In the “Golden Age” of broadcast television, CBS Evening News Anchor Walter Cronkite was called the most trusted man in America. When he signed off with his signature line “That’s the way it is,” that’s the way it was.
Back then, America got its news from an elite corps of professional journalists who policed the flow of information to the public. Today, however, an ever-evolving new media regime has displaced mainstream media news sources, delivering politically relevant news through varied platforms such as The Daily Show, Wikileaks and social media sources like Twitter.
According to a new book, “After Broadcast News: Media Regimes, Democracy, and the New Information Environment,” the dominance of mainstream news media over non-traditional news sources is declining rapidly. Written by Bruce A. Williams of the University of Virginia and Michael X. Delli Carpini, professor of Communication and Walter H. Annenberg Dean of the Annenberg School at Penn, “After Broadcast News” deconstructs the relationship between media, citizens and political leaders at different moments in history.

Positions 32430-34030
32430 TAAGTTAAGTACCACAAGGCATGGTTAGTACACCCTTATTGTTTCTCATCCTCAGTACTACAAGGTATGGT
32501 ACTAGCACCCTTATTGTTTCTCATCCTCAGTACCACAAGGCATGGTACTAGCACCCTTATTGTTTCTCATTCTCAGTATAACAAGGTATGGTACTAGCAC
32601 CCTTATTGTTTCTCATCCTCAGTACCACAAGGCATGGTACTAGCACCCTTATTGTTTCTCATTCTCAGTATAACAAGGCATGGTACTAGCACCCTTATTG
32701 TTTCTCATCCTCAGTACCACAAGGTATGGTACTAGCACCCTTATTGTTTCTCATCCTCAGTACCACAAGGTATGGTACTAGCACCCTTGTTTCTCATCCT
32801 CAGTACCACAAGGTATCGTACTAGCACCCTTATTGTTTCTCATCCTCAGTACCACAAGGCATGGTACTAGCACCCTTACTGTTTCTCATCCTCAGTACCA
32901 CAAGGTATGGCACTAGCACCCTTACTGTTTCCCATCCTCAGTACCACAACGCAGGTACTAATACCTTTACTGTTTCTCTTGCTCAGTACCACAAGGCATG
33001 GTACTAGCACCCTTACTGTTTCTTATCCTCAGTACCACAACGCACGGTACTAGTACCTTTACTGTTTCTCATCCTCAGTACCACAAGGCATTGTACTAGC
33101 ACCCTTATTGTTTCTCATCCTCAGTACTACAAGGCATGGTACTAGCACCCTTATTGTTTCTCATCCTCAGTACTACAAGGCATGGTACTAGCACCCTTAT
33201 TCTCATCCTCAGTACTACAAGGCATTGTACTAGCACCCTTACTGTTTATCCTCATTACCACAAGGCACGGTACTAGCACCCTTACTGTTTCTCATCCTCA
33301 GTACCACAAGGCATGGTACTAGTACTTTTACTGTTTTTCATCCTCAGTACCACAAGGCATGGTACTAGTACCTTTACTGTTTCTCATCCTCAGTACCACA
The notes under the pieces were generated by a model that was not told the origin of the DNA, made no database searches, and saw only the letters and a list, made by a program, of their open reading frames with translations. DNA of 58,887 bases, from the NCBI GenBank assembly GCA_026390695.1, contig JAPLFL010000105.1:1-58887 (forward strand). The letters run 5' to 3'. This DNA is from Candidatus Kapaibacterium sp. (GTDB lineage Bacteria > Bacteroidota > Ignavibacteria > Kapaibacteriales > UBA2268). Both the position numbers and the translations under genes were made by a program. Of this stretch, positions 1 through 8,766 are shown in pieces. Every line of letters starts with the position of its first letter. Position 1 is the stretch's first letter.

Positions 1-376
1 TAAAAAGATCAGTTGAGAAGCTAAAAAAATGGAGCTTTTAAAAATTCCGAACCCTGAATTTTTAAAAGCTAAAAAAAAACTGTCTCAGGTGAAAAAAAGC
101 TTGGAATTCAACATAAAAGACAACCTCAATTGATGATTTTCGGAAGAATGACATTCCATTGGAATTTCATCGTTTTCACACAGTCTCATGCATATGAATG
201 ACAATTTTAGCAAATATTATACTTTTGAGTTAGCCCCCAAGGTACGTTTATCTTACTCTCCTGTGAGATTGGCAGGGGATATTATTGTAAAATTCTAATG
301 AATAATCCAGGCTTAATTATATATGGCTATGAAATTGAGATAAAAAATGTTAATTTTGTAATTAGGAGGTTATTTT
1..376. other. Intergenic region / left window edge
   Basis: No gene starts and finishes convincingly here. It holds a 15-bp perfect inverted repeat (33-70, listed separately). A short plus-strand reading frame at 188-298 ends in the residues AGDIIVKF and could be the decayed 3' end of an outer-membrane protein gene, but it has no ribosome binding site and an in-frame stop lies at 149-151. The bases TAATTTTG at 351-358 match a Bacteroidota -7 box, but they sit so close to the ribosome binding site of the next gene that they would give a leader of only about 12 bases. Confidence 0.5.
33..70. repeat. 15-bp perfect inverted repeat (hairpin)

The book examines the new media environment and its coverage of breaking news stories such as the death of Osama bin Laden, as well as media-driven scandals such as “Weinergate.” In the first chapter, titled “Is There a Difference Between Tina Fey and Katie Couric?” the authors delve into the recent blurring of what is entertainment and what is news.
“The story of Sarah Palin,” they write, “illustrates the central issue we address in this book: the precipitous decline in the power of journalists to control, for better or worse, the media narrative, an increase, again for better or worse, in the importance of other forms of communication, some new and some old, to influence and/or dictate media coverage of politics.”
Delli Carpini is author or co-author of four other books, including the 2009 text, “Talking Together: Public Deliberation and Political Participation in America.”
Text by Jacquie Posey
Video by Kurtis Sensenig